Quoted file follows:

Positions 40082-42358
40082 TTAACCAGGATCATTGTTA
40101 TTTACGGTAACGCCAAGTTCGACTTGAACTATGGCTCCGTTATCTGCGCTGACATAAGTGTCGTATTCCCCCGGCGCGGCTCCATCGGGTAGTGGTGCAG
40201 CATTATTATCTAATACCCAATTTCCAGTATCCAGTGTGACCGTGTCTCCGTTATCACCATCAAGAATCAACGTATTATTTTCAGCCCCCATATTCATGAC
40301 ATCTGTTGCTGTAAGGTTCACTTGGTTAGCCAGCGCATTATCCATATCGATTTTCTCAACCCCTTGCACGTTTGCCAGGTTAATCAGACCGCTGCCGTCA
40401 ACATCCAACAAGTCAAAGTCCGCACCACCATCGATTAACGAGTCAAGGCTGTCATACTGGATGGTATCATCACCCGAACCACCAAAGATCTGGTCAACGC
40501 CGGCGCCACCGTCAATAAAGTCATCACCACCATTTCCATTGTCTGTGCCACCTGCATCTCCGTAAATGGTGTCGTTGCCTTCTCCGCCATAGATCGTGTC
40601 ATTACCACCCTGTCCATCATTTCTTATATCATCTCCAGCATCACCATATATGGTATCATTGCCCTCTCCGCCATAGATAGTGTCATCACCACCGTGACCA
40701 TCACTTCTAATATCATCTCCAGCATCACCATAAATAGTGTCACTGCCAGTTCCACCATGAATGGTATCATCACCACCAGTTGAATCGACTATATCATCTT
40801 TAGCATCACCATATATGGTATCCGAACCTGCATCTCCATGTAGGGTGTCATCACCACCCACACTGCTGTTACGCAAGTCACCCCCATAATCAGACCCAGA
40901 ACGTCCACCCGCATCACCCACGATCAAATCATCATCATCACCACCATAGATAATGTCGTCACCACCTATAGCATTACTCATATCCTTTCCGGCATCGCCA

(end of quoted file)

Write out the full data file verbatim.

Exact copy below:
Positions 40082-42358
40082 TTAACCAGGATCATTGTTA
40101 TTTACGGTAACGCCAAGTTCGACTTGAACTATGGCTCCGTTATCTGCGCTGACATAAGTGTCGTATTCCCCCGGCGCGGCTCCATCGGGTAGTGGTGCAG
40201 CATTATTATCTAATACCCAATTTCCAGTATCCAGTGTGACCGTGTCTCCGTTATCACCATCAAGAATCAACGTATTATTTTCAGCCCCCATATTCATGAC
40301 ATCTGTTGCTGTAAGGTTCACTTGGTTAGCCAGCGCATTATCCATATCGATTTTCTCAACCCCTTGCACGTTTGCCAGGTTAATCAGACCGCTGCCGTCA
40401 ACATCCAACAAGTCAAAGTCCGCACCACCATCGATTAACGAGTCAAGGCTGTCATACTGGATGGTATCATCACCCGAACCACCAAAGATCTGGTCAACGC
40501 CGGCGCCACCGTCAATAAAGTCATCACCACCATTTCCATTGTCTGTGCCACCTGCATCTCCGTAAATGGTGTCGTTGCCTTCTCCGCCATAGATCGTGTC
40601 ATTACCACCCTGTCCATCATTTCTTATATCATCTCCAGCATCACCATATATGGTATCATTGCCCTCTCCGCCATAGATAGTGTCATCACCACCGTGACCA
40701 TCACTTCTAATATCATCTCCAGCATCACCATAAATAGTGTCACTGCCAGTTCCACCATGAATGGTATCATCACCACCAGTTGAATCGACTATATCATCTT
40801 TAGCATCACCATATATGGTATCCGAACCTGCATCTCCATGTAGGGTGTCATCACCACCCACACTGCTGTTACGCAAGTCACCCCCATAATCAGACCCAGA
40901 ACGTCCACCCGCATCACCCACGATCAAATCATCATCATCACCACCATAGATAATGTCGTCACCACCTATAGCATTACTCATATCCTTTCCGGCATCGCCA